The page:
Teacher honored after 26 years in district | SteamboatToday.com

Teacher honored after 26 years in district

Former Steamboat Springs middle school teacher Tracy Bye spent a little time with her horse Bo, who is recovering from an injury suffered earlier this spring. Bye, who retired at the end of the school year after 26 years as a teacher in Steamboat Springs, was named district Educator of the Year.
John F. Russell

— With a welcoming smile that radiates positivity, Tracy Bye tends to a wound on her horse’s leg while speaking from her heart about the past 26 years she spent in the classroom.

A beloved teacher, student advocate, wildlife rescuer and mother, Bye retired from teaching this spring and was honored as Educator of the Year by the Steamboat Springs School District.

“I think that there’s tons of teachers that are way better teachers than me,” Bye said. “But my gift, that I have, is that I connect with people, and I just connected with the kids, no matter if I was teaching math and science or second grade.”

Bye has taught every grade except for fourth, and after moving over to the middle school, she taught sixth grade math and science. In her last four years of teaching, Bye took over what used to be Ann Keating’s “Basic Life Training” course. Following a curriculum change, the course added a finance component and became a health and personal finance class.

“I loved going to the life stuff,” she said, “because so many kids then, when you’re talking about that life stuff, really felt comfortable opening up to you if they needed help or if they had questions.”

Whether it was trouble with friends or bullying, students knew they could count on Bye for support.

“Kids felt open enough to have conversations with her and that enabled us to get them help,” said Steamboat Springs Middle School Principal Jerry Buelter. “We pride ourselves in trying to establish relationships with kids, and I think we’re all going to have to pick up the slack a little bit, because she’s done a lot.”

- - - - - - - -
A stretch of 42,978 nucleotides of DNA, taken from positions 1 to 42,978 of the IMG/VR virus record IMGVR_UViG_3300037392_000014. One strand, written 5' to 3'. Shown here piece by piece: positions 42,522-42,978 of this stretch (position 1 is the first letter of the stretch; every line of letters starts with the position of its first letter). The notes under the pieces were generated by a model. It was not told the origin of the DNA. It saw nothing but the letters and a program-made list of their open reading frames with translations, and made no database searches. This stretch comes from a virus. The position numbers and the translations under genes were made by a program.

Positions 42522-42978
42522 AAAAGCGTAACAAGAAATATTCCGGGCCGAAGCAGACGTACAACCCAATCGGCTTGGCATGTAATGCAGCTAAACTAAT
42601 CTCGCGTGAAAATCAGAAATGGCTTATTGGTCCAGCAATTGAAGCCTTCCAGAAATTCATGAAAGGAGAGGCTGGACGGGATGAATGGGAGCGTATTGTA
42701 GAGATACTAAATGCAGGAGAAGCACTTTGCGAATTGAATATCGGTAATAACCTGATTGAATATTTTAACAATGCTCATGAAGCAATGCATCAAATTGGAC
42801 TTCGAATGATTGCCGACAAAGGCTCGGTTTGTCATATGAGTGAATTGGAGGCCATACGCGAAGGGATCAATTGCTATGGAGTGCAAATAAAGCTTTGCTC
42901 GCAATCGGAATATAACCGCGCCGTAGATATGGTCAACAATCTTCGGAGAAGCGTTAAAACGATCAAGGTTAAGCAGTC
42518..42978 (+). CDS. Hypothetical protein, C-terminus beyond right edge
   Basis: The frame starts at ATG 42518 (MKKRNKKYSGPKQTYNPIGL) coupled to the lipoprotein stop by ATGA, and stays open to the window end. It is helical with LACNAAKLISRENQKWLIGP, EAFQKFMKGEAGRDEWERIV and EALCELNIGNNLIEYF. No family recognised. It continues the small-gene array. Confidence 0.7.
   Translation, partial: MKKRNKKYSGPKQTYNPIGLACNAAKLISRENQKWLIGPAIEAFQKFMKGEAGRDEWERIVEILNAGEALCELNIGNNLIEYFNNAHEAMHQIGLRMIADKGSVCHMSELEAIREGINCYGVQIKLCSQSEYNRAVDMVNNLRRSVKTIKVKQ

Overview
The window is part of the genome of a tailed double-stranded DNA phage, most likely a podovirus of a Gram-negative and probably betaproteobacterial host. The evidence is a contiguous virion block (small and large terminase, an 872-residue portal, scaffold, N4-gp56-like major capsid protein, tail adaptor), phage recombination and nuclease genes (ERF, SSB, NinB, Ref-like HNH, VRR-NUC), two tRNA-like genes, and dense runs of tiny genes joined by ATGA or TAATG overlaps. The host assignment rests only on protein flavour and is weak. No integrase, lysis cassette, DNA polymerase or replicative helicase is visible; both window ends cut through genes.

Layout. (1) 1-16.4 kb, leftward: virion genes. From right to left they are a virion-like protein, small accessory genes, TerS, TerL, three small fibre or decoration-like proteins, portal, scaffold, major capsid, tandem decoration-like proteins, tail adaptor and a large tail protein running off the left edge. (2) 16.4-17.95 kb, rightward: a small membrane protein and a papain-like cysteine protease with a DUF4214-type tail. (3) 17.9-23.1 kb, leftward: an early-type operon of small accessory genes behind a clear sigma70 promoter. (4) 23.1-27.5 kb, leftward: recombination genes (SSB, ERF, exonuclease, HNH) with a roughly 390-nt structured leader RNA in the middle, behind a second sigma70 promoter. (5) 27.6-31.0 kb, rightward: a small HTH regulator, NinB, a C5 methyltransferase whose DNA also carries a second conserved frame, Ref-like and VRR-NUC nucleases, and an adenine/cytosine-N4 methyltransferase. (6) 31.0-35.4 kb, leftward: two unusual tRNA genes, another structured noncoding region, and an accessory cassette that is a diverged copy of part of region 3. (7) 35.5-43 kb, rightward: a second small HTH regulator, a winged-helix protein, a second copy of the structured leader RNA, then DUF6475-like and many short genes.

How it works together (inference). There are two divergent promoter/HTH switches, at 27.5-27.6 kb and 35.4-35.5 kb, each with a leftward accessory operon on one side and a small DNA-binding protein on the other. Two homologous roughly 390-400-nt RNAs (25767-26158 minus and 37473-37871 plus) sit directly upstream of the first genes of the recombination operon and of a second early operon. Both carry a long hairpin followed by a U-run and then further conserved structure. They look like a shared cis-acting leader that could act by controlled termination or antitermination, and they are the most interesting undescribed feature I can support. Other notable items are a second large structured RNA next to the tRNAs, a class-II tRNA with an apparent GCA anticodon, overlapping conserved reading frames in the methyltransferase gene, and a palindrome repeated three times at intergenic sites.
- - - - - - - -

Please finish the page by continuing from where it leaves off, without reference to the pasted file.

Not only has Bye done a lot for her students but she said they’ve done a lot for her as well. While her retirement will give her more flexibility, she said she’ll miss the people and the connections the most.

“I’ll miss the brightness it brings,” she said, “because sometimes you get worried about your problems or money or something and then I would go to school and some kid would say the funniest thing, and I would say ‘ok, this is so not important to worry about, just get on the lighter side of life.’”

In addition to teaching, Bye is the founder of Born Free Wildlife Rehabilitation Center. Her love for animals and compassion for others has driven her to a lifetime spent caring for others whether it is animals or humans.

“If there was anything she could do for someone else or their well being, that’s just what she would do,” Buelter said.

Although Bye is hesitant to talk about it, her selfless nature has touched many, but perhaps one individual the most.

After being unable to find a matching kidney for their son, a family sent an email to Buelter asking if anyone would be willing to get tested after watching their son struggle for the past eight years. Buelter said he didn’t really expect anyone to donate his or her kidney but was not surprised when he found out that Bye was doing just that.

“You giving it to that person makes their life immediately 100 percent better,” Bye said. “So, I can’t wait to see that and let him live a life that a 28-year-old should live … He’s so great, his energy, his kindness, he’s very spiritual, he’s a great dad, he’s a good husband, and he’s a good son.”

Although finding a match is quite difficult, Bye said she believes this was just one of those “life meant-to-be moments.”

“It’s a pretty big sacrifice,” Buelter said, “but that’s just who she was.”

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